After another baffling encounter, after which the poet fills in another entry in his notebook, this time under the word “they,” (the whole writing process in the poem seeming to be a satire on our obsession with categories and labels), the poet walks to a lunch counter; and to pass the time and alleviate his boredom, he glances through the “two-page menu,”

                                                which bore           

            On the title page the word “MENU.”

            Then it was that what had been happening to me all day,

            This sudden illumination of the trivial, happened again.

            Menu!  How mundane, yet how miraculous!  I wrote it down,

            Under “M.”  It made my fourth entry, and I hoped for many more,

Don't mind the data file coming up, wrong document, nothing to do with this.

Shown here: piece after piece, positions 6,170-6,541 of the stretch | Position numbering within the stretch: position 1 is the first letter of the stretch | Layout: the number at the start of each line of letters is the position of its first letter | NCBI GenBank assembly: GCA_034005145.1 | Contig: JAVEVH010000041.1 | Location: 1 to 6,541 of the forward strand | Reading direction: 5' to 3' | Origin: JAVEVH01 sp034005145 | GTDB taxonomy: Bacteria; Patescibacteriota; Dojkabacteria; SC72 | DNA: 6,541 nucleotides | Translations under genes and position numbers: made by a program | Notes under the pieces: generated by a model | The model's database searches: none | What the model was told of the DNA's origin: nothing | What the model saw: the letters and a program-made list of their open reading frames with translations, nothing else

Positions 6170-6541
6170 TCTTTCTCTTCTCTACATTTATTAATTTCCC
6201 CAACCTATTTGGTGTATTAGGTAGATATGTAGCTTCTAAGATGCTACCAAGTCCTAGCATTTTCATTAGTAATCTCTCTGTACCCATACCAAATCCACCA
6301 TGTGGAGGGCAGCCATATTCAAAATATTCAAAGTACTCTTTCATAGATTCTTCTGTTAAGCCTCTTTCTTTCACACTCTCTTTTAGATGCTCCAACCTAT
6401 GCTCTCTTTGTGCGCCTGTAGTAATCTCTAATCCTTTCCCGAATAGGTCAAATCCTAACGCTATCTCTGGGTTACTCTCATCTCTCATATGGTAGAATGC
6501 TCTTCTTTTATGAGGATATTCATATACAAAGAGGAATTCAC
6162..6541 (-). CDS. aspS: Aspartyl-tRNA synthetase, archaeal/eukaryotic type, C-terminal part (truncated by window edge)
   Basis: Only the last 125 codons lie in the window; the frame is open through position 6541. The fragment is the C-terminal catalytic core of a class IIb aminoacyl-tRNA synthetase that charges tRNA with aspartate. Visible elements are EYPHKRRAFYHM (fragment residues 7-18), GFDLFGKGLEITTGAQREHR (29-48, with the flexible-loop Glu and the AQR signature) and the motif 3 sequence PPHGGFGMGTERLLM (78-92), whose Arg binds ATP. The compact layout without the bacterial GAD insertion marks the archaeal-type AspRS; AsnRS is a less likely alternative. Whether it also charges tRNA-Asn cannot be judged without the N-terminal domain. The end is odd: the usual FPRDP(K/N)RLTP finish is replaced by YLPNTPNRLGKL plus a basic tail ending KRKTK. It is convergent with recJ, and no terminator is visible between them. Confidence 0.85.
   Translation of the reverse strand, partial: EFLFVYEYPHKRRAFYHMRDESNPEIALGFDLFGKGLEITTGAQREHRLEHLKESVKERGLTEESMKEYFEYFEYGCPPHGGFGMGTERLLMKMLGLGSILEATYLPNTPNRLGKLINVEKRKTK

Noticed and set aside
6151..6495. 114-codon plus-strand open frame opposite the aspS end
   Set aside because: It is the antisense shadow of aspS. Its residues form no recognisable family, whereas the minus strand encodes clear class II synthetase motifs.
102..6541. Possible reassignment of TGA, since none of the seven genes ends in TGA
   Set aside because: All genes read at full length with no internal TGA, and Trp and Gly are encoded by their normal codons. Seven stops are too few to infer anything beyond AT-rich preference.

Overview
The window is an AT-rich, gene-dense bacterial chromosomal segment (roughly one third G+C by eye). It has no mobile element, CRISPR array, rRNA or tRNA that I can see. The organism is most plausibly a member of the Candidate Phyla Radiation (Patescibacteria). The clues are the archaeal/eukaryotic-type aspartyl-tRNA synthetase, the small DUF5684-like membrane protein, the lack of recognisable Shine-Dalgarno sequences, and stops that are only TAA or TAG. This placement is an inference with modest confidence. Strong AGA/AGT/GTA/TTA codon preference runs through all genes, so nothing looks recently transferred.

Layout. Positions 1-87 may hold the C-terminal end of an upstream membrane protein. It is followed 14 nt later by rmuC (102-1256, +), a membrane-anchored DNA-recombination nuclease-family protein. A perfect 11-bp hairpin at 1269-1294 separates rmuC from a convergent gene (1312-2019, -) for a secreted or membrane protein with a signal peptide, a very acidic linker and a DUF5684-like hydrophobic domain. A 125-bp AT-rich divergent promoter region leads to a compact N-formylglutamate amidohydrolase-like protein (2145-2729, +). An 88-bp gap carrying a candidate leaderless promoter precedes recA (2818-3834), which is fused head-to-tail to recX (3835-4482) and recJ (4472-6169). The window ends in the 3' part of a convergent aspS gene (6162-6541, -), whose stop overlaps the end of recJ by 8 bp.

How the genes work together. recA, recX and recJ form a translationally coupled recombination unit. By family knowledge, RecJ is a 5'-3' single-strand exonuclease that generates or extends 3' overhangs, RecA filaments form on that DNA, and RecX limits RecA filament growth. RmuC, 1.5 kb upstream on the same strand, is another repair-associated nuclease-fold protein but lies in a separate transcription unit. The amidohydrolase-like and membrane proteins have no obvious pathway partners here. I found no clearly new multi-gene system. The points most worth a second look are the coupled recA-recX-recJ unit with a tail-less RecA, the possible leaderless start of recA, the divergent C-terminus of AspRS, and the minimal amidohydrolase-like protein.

Since I have a great desire to write a long, beautiful poem,

            Though I have nothing against short poems.  But sometimes

            I feel as if short poems are sort of a hoax, don’t you?

            Well, to get on, I finished the lunch, which was not

            So bad as I had anticipated, and I once again met the air


            With a light step.

 The passage contains eruptions of voice and tone into the otherwise placid veneer of our banal flaneur ambulating around the city and having sublimely trivial experiences.  It’s as though, with the question, “But sometimes / I feel as if short poems are sort of a hoax, don’t you?” the speaker has dropped any and all pretences, and is directly speaking to the audience now.  (It’s hard to disagree with him.)  And we find out that the speaker understands his experiences as “This sudden illumination of the trivial,” again suggesting a deeply intertwined notion of sublimity and banality.  The experiences of the day, we find out a few lines beneath, “so exciting and wonderful,” are “still / Rather tiring,” so the poet goes into a theater to “see a movie and to rest / My eyes.”  And suddenly the whole project of Padgett seems to be to capture a kind of realism, more inclusive of the boring and banal moments, that refuses to privilege the privileged moments over the more quotidian.